June 12, 2020 – The world is constantly changing. To advance, you must learn the latest technologies. There’s no way around it. Of course, the depth of the knowledge required differs from person to person, depending on your job. In a recent report, Jorge Davalos, managing partner of executive search and leadership consulting firm Alder Koten, offered some key points for how a non-technical C-level executive can catch up with the latest technologies to maximize success.
Machine learning, artificial intelligence, data analytics and data science have changed how businesses perform and make profits. If you’re unfamiliar with what they are, make it your priority to understand them, at least their definitions and their examples.
“In the next few years, it’s predicted that all types of business will rely on data analytics and data science to make the best decisions,” said Alder Koten. “And machine learning and AI will dominate how business is executed in the future, which may reduce human employees. That’s the future of technologies in business. Recognize it early, today.”
Understand your Learning Style
It’s important to optimize your learning, so you can retain more knowledge quickly. Do you learn better by reading? Watching videos or using visuals? Writing notes down? While running on the treadmill? Most people learn technologies well when they’re using them. “Whatever your primary learning style is, make sure to be hands-on when it comes to learning a new gadget or application,” said the search firm.
Understand the Landscape of Technological Advancement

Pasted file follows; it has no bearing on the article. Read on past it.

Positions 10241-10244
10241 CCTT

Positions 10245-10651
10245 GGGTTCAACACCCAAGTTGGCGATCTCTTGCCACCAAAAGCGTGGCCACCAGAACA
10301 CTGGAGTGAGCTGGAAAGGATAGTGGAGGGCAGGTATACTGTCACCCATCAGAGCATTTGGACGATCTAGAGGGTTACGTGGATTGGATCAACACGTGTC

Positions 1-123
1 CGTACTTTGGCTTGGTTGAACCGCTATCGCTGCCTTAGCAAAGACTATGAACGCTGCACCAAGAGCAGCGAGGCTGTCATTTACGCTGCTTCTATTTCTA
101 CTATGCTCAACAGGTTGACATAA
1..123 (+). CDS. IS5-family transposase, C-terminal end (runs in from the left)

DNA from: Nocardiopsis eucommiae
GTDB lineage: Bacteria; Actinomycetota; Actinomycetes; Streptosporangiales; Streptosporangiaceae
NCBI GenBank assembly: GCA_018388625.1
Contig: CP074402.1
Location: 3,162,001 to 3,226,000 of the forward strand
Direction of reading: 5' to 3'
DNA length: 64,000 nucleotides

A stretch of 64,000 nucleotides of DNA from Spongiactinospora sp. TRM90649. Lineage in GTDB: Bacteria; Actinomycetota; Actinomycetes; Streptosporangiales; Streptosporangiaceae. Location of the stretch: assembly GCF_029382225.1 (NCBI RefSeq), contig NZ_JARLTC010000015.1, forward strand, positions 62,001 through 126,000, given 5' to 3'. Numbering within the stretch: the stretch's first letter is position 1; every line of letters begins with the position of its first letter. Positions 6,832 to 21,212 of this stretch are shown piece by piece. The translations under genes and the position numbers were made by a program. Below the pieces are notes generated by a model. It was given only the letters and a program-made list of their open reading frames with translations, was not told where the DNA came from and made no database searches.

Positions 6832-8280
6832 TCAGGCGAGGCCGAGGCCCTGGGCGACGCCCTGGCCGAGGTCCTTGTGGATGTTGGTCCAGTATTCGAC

In your business, recognize the latest technologies that would be a game changer. While the list could be quite long, you’d need to be able to describe what they are and what their functions are in the company.
Culture, Diversity, & Digital Transformation
In this brand new episode of ‘Talent Talks,’ Hunt Scanlon Media host Rob Adams is joined by Jose Ruiz, chief executive officer of Alder Koten. In this exclusive podcast, Mr. Ruiz shares his thought leadership on digital transformation and its impact on company culture and diversity. Listen Now!
“For instance, if you’re in the finance industry, blockchain-based tools would be greatly helpful in eliminating fraud,” said Alder Koten. “If you’re in the fashion industry, AI robots are now substituting human employees from creating patterns, cutting the fabric, sewing, and ironing the final clothes. Low-paid sweatshop workers might not even be needed anymore in a few more years.”
Understand the Most Urgent Things to Learn
Depending on the industry of your business, you’d need to be able to actually operate several tools that are handy and easy to operate. For instance, if you’re in the retail industry, learn how to operate a price scanner and a cashier register.
They may sound trivial, but without some knowledge of how they operate, you wouldn’t be able to use them. “Be humble enough to find out by start reading the user’s manuals, if available,” said Alder Koten. “You’d be surprised to know what operating them isn’t as easy as it looks. By operating them, you’ll have a clearer picture of how the data are collected and sent away to the analytics software for further actions.”